ORIGINAL RESEARCH article
Near-Infrared Spectroscopy based Neurofeedback of Prefrontal Cortex Activity: A Proof-of-Concept Study
- 1Psychophysiology and Optical Imaging, Department of Psychiatry and Psychotherapy, University of Tuebingen, Tuebingen, Germany
- 2Graduate School of Neural and Behavioral Sciences, University of Tuebingen, Tuebingen, Germany
- 3Institute for Medical Psychology and Behavioural Neurobiology, University of Tuebingen, Tuebingen, Germany
- 4Werner Reichardt Centre for Neuroscience, University of Tuebingen, Tuebingen, Germany
- 5Graduate School LEAD, University of Tuebingen, Tuebingen, Germany
Neurofeedback is a promising tool for treatment and rehabilitation of several patient groups. In this proof of principle study, near-infrared spectroscopy (NIRS) based neurofeedback of frontal cortical areas was investigated in healthy adults. Main aims were the assessment of learning, the effects on performance in a working memory (n-back) task and the impact of applied strategies on regulation. 13 healthy participants underwent eight sessions of NIRS based neurofeedback within 2 weeks to learn to voluntarily up-regulate hemodynamic activity in prefrontal areas. An n-back task in pre-/post measurements was used to monitor neurocognitive changes. Mean oxygenated hemoglobin (O2Hb) amplitudes over the course of the sessions as well as during the n-back task were evaluated. 12 out of 13 participants were able to regulate their frontal hemodynamic response via NIRS neurofeedback. However, no systematic learning effects were observed in frontal O2Hb amplitudes over the training course in our healthy sample. We found an impact of applied strategies in only 5 out of 13 subjects. Regarding the n-back task, neurofeedback appeared to induce more focused and specific brain activation compared to pre-training measurement. NIRS based neurofeedback is a feasible and potentially effective method, with an impact on activation patterns in a working memory task. Ceiling effects might explain the lack of a systematic learning pattern in healthy subjects. Clinical studies are needed to show effects in patients exhibiting pathological deviations in prefrontal function.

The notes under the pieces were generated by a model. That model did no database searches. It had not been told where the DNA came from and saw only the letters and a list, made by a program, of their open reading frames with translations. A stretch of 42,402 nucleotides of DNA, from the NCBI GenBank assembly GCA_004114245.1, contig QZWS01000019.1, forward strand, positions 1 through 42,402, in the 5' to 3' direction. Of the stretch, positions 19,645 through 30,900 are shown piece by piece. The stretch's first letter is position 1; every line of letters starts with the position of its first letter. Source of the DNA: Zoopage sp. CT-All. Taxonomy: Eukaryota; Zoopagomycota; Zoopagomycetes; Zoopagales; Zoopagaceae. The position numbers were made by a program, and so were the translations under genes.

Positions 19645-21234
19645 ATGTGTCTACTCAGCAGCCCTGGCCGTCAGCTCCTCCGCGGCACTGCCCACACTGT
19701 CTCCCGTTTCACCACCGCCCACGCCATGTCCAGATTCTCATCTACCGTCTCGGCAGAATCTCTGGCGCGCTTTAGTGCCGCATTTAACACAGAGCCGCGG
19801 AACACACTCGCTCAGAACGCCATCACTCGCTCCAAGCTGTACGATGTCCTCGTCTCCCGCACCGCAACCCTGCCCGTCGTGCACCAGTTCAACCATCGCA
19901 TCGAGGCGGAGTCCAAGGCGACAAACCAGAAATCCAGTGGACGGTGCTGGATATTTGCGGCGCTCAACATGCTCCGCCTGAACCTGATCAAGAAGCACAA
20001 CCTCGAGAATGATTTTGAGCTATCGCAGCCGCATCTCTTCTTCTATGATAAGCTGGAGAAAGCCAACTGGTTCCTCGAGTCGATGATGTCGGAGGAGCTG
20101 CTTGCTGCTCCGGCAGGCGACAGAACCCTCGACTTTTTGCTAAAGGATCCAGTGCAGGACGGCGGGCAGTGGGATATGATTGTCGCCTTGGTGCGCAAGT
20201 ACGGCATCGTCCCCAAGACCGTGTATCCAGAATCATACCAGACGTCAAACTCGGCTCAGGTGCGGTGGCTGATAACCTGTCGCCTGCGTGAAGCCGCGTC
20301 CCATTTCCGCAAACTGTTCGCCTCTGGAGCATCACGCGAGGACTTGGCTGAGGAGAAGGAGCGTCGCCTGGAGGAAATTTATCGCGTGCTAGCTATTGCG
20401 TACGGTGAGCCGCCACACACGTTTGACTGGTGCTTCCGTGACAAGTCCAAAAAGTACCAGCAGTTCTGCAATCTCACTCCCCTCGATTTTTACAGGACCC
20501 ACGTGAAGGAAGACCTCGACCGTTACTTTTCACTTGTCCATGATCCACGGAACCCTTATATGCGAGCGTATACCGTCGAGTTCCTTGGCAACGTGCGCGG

Modern neuroimaging methods offer the opportunity to feedback aspects of brain physiology, so that people can learn to voluntarily regulate and modify them. This skill, in turn, can be a useful tool in treatment or rehabilitation by directly targeting neurophysiological deficits (Bartholdy et al., 2013; Holtmann et al., 2014; Kim and Birbaumer, 2014). The process of continuously providing feedback of physiological signals of a person’s brain – and thereby giving them the means to learn to control them – is known as neurofeedback.
Neurofeedback is mostly hypothesized to be based on an operant conditioning process comprising reinforcements for desired brain states and thereby leading to conscious self-regulation of brain activity. However, not only operant conditioning (i.e., trial and error) is decisive for learning brain self-regulation, but also classical conditioning processes (i.e., transfer into everyday life), the two-process-theory (i.e., identifying strategies; associating feedback with interoceptive stimuli) as well as individual motivational aspects play a critical role (Strehl, 2014). Several recent studies have been carried out on EEG feedback, and clinical improvements could repeatedly be shown. Hereinafter, only a few publications are mentioned. EEG neurofeedback was found to successfully help reduce seizures in epilepsy (Rockstroh et al., 1993; Kotchoubey et al., 2001) and abate core symptoms of ADHD (Arns et al., 2014). In criminal psychopaths, reduced aggression, impulsivity, and behavioral approach tendencies could be observed after an EEG neurofeedback intervention (Konicar et al., 2015). Beyond that, studies on EEG neurofeedback in healthy participants also provide evidence of beneficial outcomes and cognitive or affective gains (Gruzelier, 2014).